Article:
I would look over the candidates who are currently, or over the past few years, working as a Golang Backend Developer at those companies. Then, we need to consider what we may learn from each profile.
If you are newer to the type of role, you want to be sure to take notes on any keywords you are not familiar with. Oftentimes, keywords may be a generalization that can be discussed several different ways on a profile. Once you know what tech/keywords you are looking for in your candidate, be sure to circle back and do further research on what you do not understand.
For example, if you are not familiar with “API” or “node,” go ahead and run a quick Google search to learn a little bit more about the tech. This will help you ensure that you are not missing great candidates who are speaking about their experience differently than your sample candidates.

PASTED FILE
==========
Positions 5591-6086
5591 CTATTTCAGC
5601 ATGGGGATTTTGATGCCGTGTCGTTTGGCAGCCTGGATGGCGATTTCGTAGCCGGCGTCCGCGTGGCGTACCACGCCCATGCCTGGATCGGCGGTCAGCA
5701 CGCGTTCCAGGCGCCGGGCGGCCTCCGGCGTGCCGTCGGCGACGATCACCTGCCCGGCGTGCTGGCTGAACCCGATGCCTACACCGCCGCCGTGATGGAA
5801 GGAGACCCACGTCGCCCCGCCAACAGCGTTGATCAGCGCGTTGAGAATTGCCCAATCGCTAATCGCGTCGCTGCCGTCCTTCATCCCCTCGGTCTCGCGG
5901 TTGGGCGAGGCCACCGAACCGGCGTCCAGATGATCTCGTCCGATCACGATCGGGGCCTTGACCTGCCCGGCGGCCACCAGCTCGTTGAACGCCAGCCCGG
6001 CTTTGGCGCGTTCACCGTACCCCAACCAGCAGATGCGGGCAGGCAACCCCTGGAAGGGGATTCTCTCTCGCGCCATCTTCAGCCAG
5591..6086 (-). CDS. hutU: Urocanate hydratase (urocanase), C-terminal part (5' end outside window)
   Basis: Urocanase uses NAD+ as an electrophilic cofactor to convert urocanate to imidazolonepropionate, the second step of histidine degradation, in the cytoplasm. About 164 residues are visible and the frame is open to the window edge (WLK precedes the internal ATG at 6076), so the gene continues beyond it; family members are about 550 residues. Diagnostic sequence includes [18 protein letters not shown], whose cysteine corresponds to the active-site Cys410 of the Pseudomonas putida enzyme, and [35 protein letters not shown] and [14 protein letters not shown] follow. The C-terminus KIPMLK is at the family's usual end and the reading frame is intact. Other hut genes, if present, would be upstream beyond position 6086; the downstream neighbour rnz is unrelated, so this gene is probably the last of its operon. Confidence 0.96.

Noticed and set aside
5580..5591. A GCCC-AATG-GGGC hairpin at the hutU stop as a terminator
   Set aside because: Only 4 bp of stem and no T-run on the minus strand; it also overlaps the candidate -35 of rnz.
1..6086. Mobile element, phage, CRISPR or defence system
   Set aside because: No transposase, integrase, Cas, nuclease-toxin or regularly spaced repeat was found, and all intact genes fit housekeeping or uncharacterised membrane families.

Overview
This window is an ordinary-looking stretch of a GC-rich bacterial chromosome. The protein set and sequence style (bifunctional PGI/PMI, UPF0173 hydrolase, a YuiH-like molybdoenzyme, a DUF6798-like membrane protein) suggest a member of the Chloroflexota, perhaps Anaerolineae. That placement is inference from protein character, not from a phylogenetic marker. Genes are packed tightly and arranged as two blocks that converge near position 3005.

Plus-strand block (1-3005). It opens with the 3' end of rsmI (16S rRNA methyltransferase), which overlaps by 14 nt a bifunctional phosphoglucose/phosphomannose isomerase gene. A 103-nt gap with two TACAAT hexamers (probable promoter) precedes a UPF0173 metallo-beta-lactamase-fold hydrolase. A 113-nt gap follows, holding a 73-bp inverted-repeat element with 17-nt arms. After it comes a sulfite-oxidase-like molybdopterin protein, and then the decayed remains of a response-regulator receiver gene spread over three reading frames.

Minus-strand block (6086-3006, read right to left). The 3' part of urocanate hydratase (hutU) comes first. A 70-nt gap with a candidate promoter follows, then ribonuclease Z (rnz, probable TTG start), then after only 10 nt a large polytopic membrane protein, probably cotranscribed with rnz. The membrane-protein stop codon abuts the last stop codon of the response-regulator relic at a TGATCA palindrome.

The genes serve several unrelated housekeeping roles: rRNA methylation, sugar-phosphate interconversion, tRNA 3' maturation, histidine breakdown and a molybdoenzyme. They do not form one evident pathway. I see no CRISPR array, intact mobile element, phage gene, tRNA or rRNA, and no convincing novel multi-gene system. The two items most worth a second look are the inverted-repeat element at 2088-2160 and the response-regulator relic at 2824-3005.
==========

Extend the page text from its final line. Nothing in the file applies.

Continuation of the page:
For me, when I do not understand a type of tech, or I think I could be more creative with my search, I will pull up 3-4 different websites explaining the tech to make sure I am covering all my bases.
If you are able to speak to the research you did or keep data to reflect your work, you will be able to come to the table with the hiring manager with your expertise, and learn where you may be off base in the future.
Rather than jumping to an easy (but not always the best) solution, you can take some time to develop your toolset as a sourcer and create a strong relationship with your client by fostering a sense of trust and capability. Taking the time to research will not only save your hiring manager the time of writing up a job description, but will also establish you as a credible expert as a sourcer. You will also be developing strong habits and research skills to further your career. Next time you work on a role without a job description, see it as an opportunity to grow, rather than an inconvenience!